- Saturday, December 10 2005 -
(at Indianapolis, IN)
Kentucky - 53 (Head Coach: Orlando Smith) - [Ranked 15th by AP and 15th by ESPN/USA Today]
Indiana - 79 (Head Coach: Mike Davis) - [Ranked 18th by AP and 16th by ESPN/USA Today]
Halftime Score: Indiana 35, Kentucky 19
|Prior Game|||||Next Game|
|Georgia State 73 - 46|||||Louisville 73 - 61|
Game Writeup - Written by Matt May; Courtesy of The Cats Pause, (All Rights Reserved)
Crimson and Creamed
INDIANAPOLIS, Ind. - Tubby Smith had seen enough. His Kentucky team was trailing by 19 points with 9:48 remaining in the annual grudge match with Indiana and Smith wanted to stop the deluge, even if for only a moment.
Smith wasn't alone. As UK trudged toward the bench with heads hung low enough that chins were touching the RCA Dome floor, a Cat fan sitting just feet from the bench turned to his compadre and said bluntly, 'We're terrible.' After Indiana shellacked UK 79-53 for its largest victory in the storied history of this rivalry, it would be hard to argue the fan's point.
"This is a real disappointment," Smith said. "This is a tough loss for us. I thought we had corrected a few things, but we didn't. When you go 2-of-27 (on threes) and have four assists and 19 turnovers, you are not going to beat anyone."
Following the lead of its football team in the fall, Indiana jumped all over UK from the beginning, putting the Cats back on their heels as barrel-chested Marco Killingsworth dominated the paint area and set the tone for how physical Indiana would be with the Cats. Killingsworth had 12 points in the first 13 minutes as the Hoosiers opened a 27-14 lead that would never dip below 11 the rest of the game. The 6-foot-8, 268-pound Killingsworth finished up with 23 points, 11 rebounds and four assists while making 7-of-8 field goals and 9-of-14 free throws.
"We just couldn't find a way to stop him," Smith said of Killingsworth. "When we doubled him he would find people to shoot. They just controlled the tempo all game long."
In losing its third game in four outings against quality competition, the Cats suffered from some of the same problems that have plagued them all year, but new issues came to light as well. Although UK outrebounded Indiana and made 77 percent from the free throw line Ð both issues earlier this year Ð the Cats had an abysmal shooting night and by the end of the game had basically allowed Indiana to get three uncontested run outs to make the final score even worse.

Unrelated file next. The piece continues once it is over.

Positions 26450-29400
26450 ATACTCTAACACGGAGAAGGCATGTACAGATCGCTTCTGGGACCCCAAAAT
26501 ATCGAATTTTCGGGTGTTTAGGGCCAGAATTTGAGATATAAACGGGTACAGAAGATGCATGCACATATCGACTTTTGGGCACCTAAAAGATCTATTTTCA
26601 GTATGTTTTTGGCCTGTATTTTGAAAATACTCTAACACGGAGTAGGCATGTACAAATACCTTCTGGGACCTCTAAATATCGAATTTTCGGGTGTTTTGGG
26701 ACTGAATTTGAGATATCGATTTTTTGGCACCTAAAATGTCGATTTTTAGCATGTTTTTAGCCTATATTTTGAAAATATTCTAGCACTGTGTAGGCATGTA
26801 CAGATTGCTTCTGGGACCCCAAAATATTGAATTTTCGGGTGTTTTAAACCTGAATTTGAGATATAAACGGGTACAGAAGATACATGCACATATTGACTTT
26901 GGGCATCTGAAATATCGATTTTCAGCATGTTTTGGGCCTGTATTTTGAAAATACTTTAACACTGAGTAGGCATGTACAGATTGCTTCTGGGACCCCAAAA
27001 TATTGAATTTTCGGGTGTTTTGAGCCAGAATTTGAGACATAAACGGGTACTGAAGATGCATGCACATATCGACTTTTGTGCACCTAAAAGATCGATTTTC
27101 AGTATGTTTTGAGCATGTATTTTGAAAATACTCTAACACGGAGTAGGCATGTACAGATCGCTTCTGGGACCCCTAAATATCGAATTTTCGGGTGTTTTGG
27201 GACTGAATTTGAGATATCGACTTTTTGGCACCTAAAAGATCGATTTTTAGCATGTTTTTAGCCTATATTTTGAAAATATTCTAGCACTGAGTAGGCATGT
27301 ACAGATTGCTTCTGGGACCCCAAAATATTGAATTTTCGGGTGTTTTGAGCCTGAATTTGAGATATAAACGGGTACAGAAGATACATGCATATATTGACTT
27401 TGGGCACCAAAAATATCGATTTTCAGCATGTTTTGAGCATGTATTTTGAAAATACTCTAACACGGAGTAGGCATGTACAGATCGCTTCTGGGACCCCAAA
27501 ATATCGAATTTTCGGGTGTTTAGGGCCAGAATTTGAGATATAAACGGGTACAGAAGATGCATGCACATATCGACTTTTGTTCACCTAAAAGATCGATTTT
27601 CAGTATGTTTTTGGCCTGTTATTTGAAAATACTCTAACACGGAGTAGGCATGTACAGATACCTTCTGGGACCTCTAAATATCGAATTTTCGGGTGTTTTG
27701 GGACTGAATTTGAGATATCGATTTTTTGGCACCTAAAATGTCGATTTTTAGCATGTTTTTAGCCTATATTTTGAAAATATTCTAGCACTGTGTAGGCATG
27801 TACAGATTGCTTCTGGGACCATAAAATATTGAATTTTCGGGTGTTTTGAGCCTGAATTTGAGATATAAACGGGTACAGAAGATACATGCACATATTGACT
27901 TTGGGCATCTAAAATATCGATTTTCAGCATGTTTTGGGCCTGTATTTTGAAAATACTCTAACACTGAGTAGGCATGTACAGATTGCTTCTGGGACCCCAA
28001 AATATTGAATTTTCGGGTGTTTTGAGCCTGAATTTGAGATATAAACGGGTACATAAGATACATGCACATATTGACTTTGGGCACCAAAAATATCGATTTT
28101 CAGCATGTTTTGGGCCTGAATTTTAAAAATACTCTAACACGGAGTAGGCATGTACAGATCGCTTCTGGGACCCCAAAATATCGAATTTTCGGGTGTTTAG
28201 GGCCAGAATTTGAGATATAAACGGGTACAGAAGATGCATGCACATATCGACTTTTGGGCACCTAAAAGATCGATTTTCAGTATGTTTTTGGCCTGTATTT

For the second straight weekend, it was an embarrassing effort on national television.
"This should keep us humble," sophomore guard Rajon Rondo said. "Two big losses in weekend games, nobody should have an ego after this."
Nothing went right for UK throughout the game. After Shagari Alleyne took an entry pass and dunked on the first possession of the game, everything went down hill. Indiana took the fight right at UK and pushed its lead to 35-19 by halftime as the Cats made just 29.6 percent of their shots and had 10 turnovers and no assists after the first two baskets of the game.
For those who expected a patented UK run coming out of halftime, the Cats gave themselves a chance on the defensive end, but came up bankrupt time and again on the other end of the floor. Four times in the first three possessions of the second half UK missed point blank shots, none more head-shaking than Alleyne's air-balled field goal attempt from no more than 18 inches from the rim. Bobby Perry's lay-in and Rondo's fast break drive cut the Indiana lead to 37-23, but UK would not get much closer despite holding the Hoosiers scoreless for a stretch of 7:13. During that time, UK cut just four points off the Indiana lead and still trailed 37-25.
"We had some opportunities," Smith said. "I'm looking for something positive but I can't find anything. We looked to go inside more and when we did, we got no response from our inside people."
Unfortunately, UK got no response from its perimeter weapons either. Coming into the game was connecting on 40 percent of its three-point attempts, but it took 21 in this game before Brandon Stockton drilled the first from deep with 3:34 remaining. UK ended up 2-of-27 from long range, good for a 7.4 percent clip and finished just 31.1 percent from the field on the whole.
"I don't know what happened," sophomore guard Ramel Bradley said. "We couldn't hit a shot to save our life. Those are all shots I know we can make, they just weren't falling."
"When you (miss shots) you are either a bad shooting team or are taking bad shots and I thought it was a combination of both," Smith said. "We can't finish around the basket. It's not just today, it's been all year."
As for Indiana, it sent UK home with its worse loss since a 150-95 undressing in December of 1989 at Kansas. Not only did the Hoosiers set a mark for its largest win in the series and erase the memories of 10 UK victories in the past 11 meetings, it also ended the Cats' streak of 31 straight games of holding the opponent under 50 percent shooting.
"If you play basketball on the college level, you ain't gonna like Kentucky," Killingsworth said. "You just ain't gonna like them. They're just one of those teams you're gonna love them or you're going to hate them, and I hate them. I'm being straight forward with you. I don't like them."
For Killingsworth and anyone wearing crimson and cream, the satisfaction of pasting UK was sweet. For UK, and its legions of fans likely saying the same thing the man in the front row said, you wonder where the Big Blue goes from here.
Rekalin Sims and Shagari Alleyne try to handle IU's Marco Killingsworth
Sheray Thomas fights over IU's Marshall Strickland